The firm has also assisted several clients in establishing that their coastal property came from a Mexican land grant, which means that the beach on their property is not subject to the state’s public trust. These property owners have the legal right to exclude the public from their beach all the way to the water.
It is now commonplace for local governments to impose “development impact fees” on new housing built within their jurisdictions. These fees add significantly to the cost of housing.
Historically, local jurisdictions have tried to saddle new homes with paying for existing deficiencies in infrastructure such as roads, sewers and parks. The California Legislature expressly made that illegal by adopting a law called the Mitigation Fee Act, which lays down some rules on what impact fees can be imposed on new housing in the state. The Mitigation Fee Act was passed by the Legislature in response to concerns among developers that local agencies were imposing development fees for purposes unrelated to development projects.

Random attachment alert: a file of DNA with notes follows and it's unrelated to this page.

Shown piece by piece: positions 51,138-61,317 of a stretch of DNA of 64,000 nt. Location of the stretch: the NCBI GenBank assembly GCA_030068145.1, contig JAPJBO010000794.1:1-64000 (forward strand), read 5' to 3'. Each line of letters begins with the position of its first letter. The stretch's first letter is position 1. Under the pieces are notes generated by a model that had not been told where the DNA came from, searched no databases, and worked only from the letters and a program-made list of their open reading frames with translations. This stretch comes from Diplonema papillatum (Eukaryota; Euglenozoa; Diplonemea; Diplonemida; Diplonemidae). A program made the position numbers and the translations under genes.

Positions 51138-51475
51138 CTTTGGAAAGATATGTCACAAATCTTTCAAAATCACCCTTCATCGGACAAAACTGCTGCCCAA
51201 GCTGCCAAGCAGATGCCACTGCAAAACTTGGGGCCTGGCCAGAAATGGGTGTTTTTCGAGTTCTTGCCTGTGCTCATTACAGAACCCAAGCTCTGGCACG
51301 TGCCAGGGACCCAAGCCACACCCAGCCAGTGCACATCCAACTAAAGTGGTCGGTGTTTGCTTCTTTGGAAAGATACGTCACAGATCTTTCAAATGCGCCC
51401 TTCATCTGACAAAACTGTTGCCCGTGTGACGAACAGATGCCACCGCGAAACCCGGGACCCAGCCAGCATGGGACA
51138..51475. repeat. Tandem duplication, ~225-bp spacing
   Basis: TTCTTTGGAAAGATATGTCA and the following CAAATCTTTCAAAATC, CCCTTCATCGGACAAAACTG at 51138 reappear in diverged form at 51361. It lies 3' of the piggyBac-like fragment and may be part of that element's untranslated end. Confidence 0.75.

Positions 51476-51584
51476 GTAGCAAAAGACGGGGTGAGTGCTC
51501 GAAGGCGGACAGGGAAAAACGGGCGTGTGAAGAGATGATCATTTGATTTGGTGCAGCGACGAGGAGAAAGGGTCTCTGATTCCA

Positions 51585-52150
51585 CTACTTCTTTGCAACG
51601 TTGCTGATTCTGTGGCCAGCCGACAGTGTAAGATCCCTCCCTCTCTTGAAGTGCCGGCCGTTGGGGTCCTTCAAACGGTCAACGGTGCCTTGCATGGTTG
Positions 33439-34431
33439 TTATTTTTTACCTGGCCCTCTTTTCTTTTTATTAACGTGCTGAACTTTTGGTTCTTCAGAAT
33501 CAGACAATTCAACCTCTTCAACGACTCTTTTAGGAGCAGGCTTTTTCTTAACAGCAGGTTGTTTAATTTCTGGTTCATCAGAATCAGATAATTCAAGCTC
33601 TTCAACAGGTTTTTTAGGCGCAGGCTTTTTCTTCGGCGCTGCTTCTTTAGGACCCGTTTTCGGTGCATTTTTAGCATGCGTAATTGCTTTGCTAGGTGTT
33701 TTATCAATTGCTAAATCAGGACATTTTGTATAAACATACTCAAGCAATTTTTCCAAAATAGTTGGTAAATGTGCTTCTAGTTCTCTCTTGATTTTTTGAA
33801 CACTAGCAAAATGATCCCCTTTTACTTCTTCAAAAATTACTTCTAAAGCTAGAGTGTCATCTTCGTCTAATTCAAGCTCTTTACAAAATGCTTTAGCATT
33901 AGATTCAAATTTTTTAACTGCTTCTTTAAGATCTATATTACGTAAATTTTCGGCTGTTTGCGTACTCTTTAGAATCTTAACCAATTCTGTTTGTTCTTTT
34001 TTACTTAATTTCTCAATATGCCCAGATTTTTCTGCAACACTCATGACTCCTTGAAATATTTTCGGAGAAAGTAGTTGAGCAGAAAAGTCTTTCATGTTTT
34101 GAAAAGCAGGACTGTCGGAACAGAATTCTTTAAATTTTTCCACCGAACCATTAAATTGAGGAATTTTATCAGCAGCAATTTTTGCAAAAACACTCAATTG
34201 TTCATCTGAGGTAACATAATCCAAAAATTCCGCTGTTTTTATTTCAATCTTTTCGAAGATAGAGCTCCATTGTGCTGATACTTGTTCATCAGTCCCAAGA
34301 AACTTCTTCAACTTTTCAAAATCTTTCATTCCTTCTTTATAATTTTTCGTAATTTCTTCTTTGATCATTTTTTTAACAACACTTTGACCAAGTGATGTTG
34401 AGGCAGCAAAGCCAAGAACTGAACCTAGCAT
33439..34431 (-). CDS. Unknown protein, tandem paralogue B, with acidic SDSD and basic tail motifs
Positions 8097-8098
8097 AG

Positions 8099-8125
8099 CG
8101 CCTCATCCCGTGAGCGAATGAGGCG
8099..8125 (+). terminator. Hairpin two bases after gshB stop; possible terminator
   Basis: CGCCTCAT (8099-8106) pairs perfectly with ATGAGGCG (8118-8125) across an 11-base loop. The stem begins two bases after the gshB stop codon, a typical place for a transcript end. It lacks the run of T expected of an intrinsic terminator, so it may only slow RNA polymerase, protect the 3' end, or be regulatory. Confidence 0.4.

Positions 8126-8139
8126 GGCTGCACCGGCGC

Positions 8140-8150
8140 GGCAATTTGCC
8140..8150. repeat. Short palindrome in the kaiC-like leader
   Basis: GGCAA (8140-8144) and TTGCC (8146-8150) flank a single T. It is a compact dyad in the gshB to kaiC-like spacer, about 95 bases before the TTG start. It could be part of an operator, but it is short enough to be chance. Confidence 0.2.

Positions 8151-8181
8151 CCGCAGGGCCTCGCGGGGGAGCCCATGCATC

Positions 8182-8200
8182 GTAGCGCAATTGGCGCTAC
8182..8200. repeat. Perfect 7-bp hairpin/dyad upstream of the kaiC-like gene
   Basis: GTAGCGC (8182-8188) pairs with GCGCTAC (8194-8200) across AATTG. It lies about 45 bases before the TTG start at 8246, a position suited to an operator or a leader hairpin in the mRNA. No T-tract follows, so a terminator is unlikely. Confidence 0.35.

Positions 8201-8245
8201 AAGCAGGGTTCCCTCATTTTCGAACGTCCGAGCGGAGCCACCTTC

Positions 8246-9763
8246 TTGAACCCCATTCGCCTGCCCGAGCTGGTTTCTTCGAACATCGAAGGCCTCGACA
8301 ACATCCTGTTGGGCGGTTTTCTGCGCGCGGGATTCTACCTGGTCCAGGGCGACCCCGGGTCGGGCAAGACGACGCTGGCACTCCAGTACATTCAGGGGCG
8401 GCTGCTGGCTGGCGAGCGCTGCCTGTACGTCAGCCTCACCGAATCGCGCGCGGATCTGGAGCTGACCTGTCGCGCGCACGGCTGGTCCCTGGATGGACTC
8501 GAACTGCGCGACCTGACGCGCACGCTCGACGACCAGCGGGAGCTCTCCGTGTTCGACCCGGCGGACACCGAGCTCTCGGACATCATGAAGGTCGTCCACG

Local jurisdictions can use general taxes or bonds to pay for bringing infrastructure up to par, but it can’t place that burden on new homes.
In order to evade these restrictions, local governments sometimes try accounting tricks. The Law Offices of Thomas D. Roth has been successful in ferreting out these tricks and obtaining court orders invalidating more than $39 million in impact fees.
In the published court of appeal opinion of Boatworks, LLC v. City of Alameda (2019) 35 Cal.App.5th 290 (brought by the Law Offices of Thomas D. Roth), the Court ruled that the City of Alameda violated the Mitigation Fee Act by attempting to charge developers for land for future parks when the City had obtained the land for free from the Navy. Since the City had paid nothing for the land, it was not reasonable to turn around and charge new homes tens of millions of dollars for the land.
The Law Offices of Thomas D. Roth also has successfully represented home builders in negotiations to reduce proposed development impact fees that had been promulgated based on questionable practices employed by local jurisdiction.
Sometimes through use property becomes contaminated with hazardous substances which require clean up. Unfortunately, there now exists a dizzying array of federal and state laws that don’t mesh well together.
Tom represents property owners faced with this challenge by helping them understand the numerous statutes governing this process, including more obscure laws such as the Polanco Redevelopment Act.